Raisin Scones


So apparently the UK has the same reaction to snowfall as my hometown: panic and everything shut down.  While I will admit, it was snowing pretty hard on Friday, it wasn’t really the doomsday blizzard that everyone had predicted to strike. But due to trains not really being able to run, I was allowed to leave work early before the trains stopped and work from home in the afternoon.

Shortly after lunch on Friday, I slipped and slid my way to the Tube station to make my way home. (I had worn the worst possible boots for ice – they had no grip whatsoever.) As I smiled to myself for having the survived my icy trek without my butt meeting the pavement, I stepped onto the escalator to begin my descent to the train platform.

And that’s when disaster struck. Suddenly I found myself rapidly descending, arms flailing and legs arching up over my head, only to come crashing down onto the escalator step.  I quickly untangled myself and returned to a full and upright position, really only feeling the pain to my pride more than anything.

I guess I hit the ground a lot harder than I thought, because Saturday came and I was in absolute pain. After a trip to the store where I hobbled around, unable to venture away from my shopping cart, I was relegated to the sofa for the next 24 hours. And the pain wasn’t the worst of it – mostly I just got BORED. I can’t sit still that long! Plus, Ben insisted I needed to stay horizontal, and so he began waiting on me hand and foot – another insult added to injury, because even though I like to be waited on every now and then, there comes a point where it’s just silly.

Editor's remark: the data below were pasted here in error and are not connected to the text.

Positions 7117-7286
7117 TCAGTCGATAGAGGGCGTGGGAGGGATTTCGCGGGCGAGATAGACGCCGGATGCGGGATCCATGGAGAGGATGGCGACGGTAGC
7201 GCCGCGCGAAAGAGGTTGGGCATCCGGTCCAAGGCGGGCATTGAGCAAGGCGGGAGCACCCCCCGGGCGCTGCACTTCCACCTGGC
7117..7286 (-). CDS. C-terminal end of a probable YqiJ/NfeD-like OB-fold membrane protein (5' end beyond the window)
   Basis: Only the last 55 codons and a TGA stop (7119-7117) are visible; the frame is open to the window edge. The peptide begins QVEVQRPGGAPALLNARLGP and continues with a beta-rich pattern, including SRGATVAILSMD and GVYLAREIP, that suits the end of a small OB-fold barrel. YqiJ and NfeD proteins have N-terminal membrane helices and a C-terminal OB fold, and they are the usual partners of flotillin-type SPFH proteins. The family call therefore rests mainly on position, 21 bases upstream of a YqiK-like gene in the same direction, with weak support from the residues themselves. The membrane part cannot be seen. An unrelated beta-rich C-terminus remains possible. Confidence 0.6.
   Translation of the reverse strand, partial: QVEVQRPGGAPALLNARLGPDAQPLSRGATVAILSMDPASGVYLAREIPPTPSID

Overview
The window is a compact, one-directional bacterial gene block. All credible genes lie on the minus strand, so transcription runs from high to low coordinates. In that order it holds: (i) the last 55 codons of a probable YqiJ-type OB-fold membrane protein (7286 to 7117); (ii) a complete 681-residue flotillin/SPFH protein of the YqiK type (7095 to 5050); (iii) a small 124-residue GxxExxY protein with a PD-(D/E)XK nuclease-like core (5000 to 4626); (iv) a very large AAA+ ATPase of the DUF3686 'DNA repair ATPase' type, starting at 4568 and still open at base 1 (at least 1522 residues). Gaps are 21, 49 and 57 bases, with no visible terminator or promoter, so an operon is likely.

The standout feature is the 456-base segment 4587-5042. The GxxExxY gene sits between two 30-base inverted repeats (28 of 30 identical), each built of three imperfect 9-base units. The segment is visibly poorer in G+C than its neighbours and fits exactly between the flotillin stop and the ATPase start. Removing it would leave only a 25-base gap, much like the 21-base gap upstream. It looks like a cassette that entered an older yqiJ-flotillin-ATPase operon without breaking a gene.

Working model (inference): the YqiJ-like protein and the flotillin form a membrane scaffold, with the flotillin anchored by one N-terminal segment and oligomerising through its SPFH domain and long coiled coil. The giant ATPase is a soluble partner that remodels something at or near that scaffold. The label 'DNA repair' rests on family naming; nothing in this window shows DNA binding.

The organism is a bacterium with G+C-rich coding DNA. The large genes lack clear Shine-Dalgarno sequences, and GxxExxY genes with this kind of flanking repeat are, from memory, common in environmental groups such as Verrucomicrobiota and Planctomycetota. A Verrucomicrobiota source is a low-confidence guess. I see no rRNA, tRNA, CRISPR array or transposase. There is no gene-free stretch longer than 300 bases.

So this afternoon I decided to attempt scones. They’re simple enough and didn’t require a whole lot of hand-kneading, so I just used my mixer for everything and I managed to get away with standing for about an hour or so before I gave in and laid back down on the sofa. But at least this time when I returned to my seat, I had warm scones and jam to keep me company.



This recipe also come’s from Paul Hollywood’s 100 Great Breads.


  • 4 cups bread flour
  • 2 eggs beaten, plus 1 egg beaten for an eggwash
  • 1/3 cup sugar
  • 1 1/2 Tablespoons baking powder
  • 188 grams unsalted butter, softened
  • 1 cup milk
  • 1/2 cup raisins


1. Preheat your oven to 425°F (220°C). Line a baking sheet with some parchment and set aside.

2. In the bowl of your mixer using the paddle attachment, mix together the flour, 2 eggs, sugar, baking powder, butter, and milk. Beat them for about 2 minutes on slow speed until the dough comes together.

3. Tip the dough out onto a lightly floured countertop, and gently knead in the raisins –  just enough to incorporate them into the dough. Then use your rolling pin to roll the dough out until it’s about 2 inches thick. Then using a round biscuit cutter, cut out the biscuits and place them onto your prepared baking sheet.

4. Brush your eggwash over the top of each biscuit. Then chill them in the fridge for 30 minutes – this will help them with a straight rise. Once removed from the fridge, recoat the tops of the biscuits with the eggwash.

5. Place them in the oven and bake for 15 minutes, then place on a wire rack to cool.


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